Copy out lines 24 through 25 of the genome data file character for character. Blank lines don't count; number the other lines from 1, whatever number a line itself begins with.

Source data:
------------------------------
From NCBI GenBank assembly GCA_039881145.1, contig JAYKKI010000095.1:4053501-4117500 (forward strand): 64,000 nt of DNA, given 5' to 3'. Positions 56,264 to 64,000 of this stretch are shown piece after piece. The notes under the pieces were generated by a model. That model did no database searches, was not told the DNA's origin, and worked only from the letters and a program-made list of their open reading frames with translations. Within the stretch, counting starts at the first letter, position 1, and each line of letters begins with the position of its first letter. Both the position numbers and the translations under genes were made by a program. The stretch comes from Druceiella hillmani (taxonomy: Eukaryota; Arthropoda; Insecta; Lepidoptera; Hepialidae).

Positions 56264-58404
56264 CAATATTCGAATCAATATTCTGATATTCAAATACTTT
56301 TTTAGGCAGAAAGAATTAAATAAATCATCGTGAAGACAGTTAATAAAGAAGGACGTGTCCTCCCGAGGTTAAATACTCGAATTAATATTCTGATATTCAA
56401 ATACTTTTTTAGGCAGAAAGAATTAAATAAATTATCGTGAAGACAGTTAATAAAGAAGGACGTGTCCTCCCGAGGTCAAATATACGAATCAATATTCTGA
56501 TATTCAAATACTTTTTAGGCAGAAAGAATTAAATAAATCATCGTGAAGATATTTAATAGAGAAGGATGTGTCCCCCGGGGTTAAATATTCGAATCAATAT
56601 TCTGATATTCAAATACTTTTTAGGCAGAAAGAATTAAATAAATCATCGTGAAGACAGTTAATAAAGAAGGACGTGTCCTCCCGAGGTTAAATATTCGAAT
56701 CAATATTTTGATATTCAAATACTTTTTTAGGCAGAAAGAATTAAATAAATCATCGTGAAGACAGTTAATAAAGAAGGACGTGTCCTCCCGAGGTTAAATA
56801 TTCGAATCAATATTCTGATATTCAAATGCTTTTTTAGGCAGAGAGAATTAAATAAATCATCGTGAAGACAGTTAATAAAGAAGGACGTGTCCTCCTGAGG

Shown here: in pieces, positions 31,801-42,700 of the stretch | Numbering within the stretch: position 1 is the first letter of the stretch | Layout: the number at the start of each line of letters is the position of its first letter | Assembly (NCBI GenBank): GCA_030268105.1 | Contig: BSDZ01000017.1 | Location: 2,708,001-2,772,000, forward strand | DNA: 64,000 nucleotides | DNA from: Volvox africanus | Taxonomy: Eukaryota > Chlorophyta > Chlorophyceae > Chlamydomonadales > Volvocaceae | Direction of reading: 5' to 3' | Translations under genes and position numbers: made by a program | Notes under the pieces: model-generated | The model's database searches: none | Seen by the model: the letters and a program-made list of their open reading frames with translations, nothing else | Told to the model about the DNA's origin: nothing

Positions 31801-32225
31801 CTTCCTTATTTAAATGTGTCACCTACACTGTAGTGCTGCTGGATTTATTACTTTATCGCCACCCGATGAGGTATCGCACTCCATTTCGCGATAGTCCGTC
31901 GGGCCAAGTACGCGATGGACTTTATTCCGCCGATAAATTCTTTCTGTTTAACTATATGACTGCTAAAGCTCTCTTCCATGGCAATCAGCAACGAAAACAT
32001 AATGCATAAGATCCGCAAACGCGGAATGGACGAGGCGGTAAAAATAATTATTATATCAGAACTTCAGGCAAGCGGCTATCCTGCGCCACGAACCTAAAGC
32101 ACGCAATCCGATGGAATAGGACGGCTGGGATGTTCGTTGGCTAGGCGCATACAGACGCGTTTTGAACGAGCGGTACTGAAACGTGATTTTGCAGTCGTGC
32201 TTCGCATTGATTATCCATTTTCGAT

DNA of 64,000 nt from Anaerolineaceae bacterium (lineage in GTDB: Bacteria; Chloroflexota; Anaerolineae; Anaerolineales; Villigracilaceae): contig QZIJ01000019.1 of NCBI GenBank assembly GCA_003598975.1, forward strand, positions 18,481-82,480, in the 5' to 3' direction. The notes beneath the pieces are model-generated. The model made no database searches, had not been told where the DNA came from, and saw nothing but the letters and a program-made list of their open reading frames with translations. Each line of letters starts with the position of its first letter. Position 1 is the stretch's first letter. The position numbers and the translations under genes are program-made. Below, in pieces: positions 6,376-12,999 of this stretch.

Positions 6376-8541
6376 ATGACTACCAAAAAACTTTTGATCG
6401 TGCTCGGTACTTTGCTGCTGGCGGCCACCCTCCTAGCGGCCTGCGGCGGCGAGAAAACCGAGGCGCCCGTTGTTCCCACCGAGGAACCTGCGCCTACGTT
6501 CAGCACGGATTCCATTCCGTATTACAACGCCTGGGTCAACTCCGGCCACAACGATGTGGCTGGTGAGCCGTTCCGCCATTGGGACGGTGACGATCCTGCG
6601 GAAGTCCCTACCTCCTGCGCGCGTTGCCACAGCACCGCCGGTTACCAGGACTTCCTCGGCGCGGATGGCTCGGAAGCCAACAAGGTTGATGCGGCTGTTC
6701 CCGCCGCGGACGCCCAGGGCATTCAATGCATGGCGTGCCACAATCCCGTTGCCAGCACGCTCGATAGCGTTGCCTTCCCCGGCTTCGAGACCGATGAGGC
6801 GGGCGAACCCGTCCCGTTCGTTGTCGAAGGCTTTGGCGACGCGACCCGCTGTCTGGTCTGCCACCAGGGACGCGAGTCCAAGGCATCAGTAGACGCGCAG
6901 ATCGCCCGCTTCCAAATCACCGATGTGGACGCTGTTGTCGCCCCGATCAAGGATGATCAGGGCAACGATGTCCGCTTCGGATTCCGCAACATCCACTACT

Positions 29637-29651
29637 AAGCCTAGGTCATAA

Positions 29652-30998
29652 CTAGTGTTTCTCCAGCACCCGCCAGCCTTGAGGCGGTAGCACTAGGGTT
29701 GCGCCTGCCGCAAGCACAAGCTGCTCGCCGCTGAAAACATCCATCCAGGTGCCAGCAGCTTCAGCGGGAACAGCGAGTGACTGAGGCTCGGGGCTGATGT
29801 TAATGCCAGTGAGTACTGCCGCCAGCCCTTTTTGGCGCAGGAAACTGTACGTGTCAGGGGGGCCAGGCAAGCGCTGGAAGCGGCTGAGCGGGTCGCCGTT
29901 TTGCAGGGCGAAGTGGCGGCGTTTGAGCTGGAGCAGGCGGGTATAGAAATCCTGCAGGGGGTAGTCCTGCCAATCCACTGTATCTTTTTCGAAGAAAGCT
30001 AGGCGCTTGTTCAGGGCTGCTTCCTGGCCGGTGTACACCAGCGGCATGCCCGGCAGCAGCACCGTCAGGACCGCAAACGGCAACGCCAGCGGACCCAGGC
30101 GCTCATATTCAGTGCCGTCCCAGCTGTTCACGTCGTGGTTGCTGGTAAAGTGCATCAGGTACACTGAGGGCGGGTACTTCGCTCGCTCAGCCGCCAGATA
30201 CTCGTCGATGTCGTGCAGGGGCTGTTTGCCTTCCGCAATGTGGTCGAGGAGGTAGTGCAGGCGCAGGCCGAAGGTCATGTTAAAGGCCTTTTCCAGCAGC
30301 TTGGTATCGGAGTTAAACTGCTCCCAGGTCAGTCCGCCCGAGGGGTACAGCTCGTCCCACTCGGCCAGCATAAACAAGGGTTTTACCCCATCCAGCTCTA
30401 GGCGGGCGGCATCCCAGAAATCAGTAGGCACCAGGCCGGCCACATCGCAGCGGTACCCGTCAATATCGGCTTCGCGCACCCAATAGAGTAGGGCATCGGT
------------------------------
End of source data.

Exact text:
6801 GGGCGAACCCGTCCCGTTCGTTGTCGAAGGCTTTGGCGACGCGACCCGCTGTCTGGTCTGCCACCAGGGACGCGAGTCCAAGGCATCAGTAGACGCGCAG
6901 ATCGCCCGCTTCCAAATCACCGATGTGGACGCTGTTGTCGCCCCGATCAAGGATGATCAGGGCAACGATGTCCGCTTCGGATTCCGCAACATCCACTACT